Benoit Mandelbrot’s “The (Mis)behavior of Markets”
Mandelbrot’s book is both interesting and disturbing. Interesting because he not only takes the reader through the basic ideas behind the history/evolution of finance theory as practiced today, but also some of the stories of the people who were the originators of the ideas; disturbing, because he asserts (reminds us) that everything in modern finance is built on a foundation of sand; such as two of the assumptions which form the basis of current wisdom: markets are normal/Gaussian and price changes are statistically independent.
Mandelbrot, the father of fractals, was also the thesis advisor of Eugene Fama (not just one of the best known portfolio and market theorists but also practitioners; he is still research director at Dimensional Funds) and of more recent fame Nassim Taleb (author of Black Swan).
Mandelbrot states that while this book won’t make you rich, it will certainly make you look at the world in a new way (Certainly true!). He also leaves his readers with research recommendations. His recommendations for portfolio building include “stress testing”, performing “what-if scenarios” and use Monte Carlo simulation using fat-tail distributions. He argues the inappropriateness of using risk/volatility measures based on variance (or standard deviation). He also suggests more research on valuing options, since Black-Scholes option pricing is based on bell-curve, constant volatility assumption and the assumption that prices don’t jump. And finally, on managing risk, he states that Value-at-Risk measures are flawed and give us false security (as banks found out recently) and “there is no limit how bad it could get for the bank”; he recommends approaches based on “extreme value theory”.
Mandelbrot starts his book with a very readable history of finance/market theory and people who played a role its development. Some concepts discussed are Capital Asset Pricing Model (Sharpe), Modern Portfolio Theory (Markowitz), Option pricing (Black-Scholes), efficient market hypothesis (Fama), efficient portfolio (Sharpe) and riding the market with passive investing (Samuelson). But all is built on shaky/absurd assumptions like: people are rational and aim to get rich…all investors are alike…price changes are practically continuous…and that standard deviation is a good proxy for risk/volatility’. He (doesn’t pull punches and) suggests that current techniques are used not because they work but because “the math is easy”!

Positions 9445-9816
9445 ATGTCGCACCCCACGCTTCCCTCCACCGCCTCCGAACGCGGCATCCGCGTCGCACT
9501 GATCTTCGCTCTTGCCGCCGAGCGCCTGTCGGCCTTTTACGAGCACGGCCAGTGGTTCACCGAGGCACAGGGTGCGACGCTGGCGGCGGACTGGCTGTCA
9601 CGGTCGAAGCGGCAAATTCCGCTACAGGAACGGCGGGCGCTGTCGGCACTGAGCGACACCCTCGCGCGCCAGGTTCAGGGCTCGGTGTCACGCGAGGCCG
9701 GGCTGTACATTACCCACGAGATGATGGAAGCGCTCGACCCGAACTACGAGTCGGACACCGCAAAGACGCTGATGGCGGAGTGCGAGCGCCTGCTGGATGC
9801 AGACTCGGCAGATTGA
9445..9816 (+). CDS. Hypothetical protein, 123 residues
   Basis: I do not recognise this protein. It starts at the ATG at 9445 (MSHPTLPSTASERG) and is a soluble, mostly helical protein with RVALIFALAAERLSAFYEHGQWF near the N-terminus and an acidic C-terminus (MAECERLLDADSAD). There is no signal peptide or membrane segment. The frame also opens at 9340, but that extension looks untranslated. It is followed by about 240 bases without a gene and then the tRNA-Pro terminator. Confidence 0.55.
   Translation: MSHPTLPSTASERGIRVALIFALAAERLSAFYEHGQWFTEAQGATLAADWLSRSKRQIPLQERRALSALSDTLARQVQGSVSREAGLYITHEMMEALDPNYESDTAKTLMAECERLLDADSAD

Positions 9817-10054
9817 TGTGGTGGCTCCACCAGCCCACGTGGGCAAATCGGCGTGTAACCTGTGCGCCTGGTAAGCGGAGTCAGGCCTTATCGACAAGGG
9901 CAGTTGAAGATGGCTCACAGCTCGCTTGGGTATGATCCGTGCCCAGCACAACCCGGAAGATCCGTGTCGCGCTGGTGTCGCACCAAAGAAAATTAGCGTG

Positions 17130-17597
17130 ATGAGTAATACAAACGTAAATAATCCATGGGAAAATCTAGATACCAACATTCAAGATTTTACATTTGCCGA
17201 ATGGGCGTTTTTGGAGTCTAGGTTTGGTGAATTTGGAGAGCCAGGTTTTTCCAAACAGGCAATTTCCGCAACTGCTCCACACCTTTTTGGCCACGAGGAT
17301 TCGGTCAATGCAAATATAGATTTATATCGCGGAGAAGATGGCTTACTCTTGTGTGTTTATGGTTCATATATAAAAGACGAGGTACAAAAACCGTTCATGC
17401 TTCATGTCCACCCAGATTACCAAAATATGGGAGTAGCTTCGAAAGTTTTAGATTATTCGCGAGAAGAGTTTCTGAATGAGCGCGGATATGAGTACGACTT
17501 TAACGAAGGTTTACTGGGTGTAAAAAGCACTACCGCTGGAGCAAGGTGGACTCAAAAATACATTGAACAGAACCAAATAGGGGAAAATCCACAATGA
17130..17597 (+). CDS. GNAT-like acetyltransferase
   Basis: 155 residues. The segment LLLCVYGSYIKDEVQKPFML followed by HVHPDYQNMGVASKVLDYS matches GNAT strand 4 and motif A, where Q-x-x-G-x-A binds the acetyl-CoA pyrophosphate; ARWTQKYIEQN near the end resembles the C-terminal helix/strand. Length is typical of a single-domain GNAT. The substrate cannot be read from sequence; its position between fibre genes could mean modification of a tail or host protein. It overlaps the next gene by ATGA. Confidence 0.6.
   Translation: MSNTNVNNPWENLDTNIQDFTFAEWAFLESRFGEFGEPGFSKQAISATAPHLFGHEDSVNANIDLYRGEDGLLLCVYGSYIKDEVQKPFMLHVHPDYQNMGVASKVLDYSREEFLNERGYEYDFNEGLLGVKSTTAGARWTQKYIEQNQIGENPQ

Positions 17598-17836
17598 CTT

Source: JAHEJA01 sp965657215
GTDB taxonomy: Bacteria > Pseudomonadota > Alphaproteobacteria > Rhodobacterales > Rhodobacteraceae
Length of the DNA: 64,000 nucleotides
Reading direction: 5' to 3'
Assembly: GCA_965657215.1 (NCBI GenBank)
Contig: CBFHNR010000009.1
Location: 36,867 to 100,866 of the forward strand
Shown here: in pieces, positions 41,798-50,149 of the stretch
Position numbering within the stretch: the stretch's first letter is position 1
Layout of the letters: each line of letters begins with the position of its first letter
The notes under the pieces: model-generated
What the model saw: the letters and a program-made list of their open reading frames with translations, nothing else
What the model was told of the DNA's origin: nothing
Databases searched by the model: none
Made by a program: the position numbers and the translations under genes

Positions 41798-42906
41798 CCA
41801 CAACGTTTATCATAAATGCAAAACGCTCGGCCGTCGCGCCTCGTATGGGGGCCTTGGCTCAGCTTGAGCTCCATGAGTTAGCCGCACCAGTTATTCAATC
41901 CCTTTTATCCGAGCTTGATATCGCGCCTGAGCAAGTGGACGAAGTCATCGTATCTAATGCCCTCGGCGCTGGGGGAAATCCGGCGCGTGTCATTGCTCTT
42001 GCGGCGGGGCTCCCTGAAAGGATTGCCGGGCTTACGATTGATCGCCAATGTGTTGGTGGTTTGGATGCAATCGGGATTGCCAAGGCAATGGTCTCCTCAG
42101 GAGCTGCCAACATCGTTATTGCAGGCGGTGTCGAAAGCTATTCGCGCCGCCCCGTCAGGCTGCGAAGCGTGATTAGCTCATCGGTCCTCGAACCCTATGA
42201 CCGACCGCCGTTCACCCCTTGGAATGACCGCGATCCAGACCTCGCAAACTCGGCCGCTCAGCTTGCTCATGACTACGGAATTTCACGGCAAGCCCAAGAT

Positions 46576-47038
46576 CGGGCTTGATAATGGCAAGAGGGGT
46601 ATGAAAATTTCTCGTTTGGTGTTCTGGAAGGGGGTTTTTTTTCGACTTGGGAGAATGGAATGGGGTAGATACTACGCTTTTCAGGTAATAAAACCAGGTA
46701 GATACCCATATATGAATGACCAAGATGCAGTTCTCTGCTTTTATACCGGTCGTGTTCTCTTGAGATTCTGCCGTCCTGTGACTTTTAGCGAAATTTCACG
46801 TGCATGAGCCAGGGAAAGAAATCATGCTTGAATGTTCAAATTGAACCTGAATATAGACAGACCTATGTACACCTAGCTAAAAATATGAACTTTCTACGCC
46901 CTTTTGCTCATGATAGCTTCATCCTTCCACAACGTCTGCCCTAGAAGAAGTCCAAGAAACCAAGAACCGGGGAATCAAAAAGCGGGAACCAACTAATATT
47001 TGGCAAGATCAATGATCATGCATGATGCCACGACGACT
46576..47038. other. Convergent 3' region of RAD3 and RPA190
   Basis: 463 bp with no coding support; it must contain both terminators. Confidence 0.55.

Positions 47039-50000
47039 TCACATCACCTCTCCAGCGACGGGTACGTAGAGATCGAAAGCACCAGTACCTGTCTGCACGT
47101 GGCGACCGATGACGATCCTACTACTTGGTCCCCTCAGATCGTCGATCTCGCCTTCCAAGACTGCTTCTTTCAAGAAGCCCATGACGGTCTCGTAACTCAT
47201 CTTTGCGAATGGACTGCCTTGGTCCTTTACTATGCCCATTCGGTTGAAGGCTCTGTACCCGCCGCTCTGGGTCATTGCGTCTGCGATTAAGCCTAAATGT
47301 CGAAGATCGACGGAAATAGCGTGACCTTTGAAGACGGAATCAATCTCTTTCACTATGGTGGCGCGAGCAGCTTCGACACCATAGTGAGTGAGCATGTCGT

He suggests a new fractal and multi-fractal geometry” based approach to finance theory. I won’t try to explain how/why he thinks that fractals (which have “a special kind of invariance or symmetry that relates the whole to its parts”) are the path to improving finance theory and practice, as I won’t be able to do justice to it (this part of the book is less easy reading.). For analyzing investments he proposes the use of the H- exponent (“measuring the dependence of price changes upon past changes”) and alpha parameter (“exponent that measures how wildly prices vary”). Using fractals, adjusting the few key parameters in simple equations describing power-law behavior, Mandelbrot suggests that one can model (past) market behavior (cotton/stocks/natural phenomena). Unlike the bell-curve which is egalitarian (e.g. applicable to height of people), market behavior is not (e.g. more like a blind archer who could be off-mark by a great deal.)
Some other Mandelbrot observations:
-what matters is not the size of the variations but their precise sequence; future price is shaped by the past and it’s not always easy to determine how long the dependence lasts
-inflation is “persistent” …”once it starts, it is difficult to stop”
-this “persistence” applies to the memories of market participants; once those who lived through the 1929 market crash left the scene, the frequency of crashes increased dramatically (1987, 1997, 1998, 2001, 2008)
-if aliens arrived they may conclude that earth can be described using Bible analogies like Noah-effects (abrupt, rather than continuous, changes) and Joseph-effects (almost trends, like 7 fat years followed by 7 lean years); certainly not Gaussian/normal
-the prime mover in financial markets is not value or price, but price differences; “not averaging, but arbitraging” (between places and/or times)
-Mandelbrot also lists his ten heresies of finance: (1) markets are turbulent, (2) markets are very, very risky, (3) market timing matters greatly (doesn’t mean one can do it well), (4) prices often leap, not glide, (5) in markets time is flexible, (6) markets in all ages and places work alike, (7) markets are inherently uncertain and bubbles are inevitable, (8) markets are deceptive, (9) forecasting prices may be perilous, but you can estimate the odds of future volatility, and (10) in financial markets the idea of “value” has limited value.
WOW, that sure puts a dent in the level of confidence that we can assign to our financial forecasting. As long as you keep in mind that his admonition that while this book won’t make you rich, it will certainly make you look at the world in a new way, then it can be an interesting read and a much needed reminder about the limitations of our current financial models.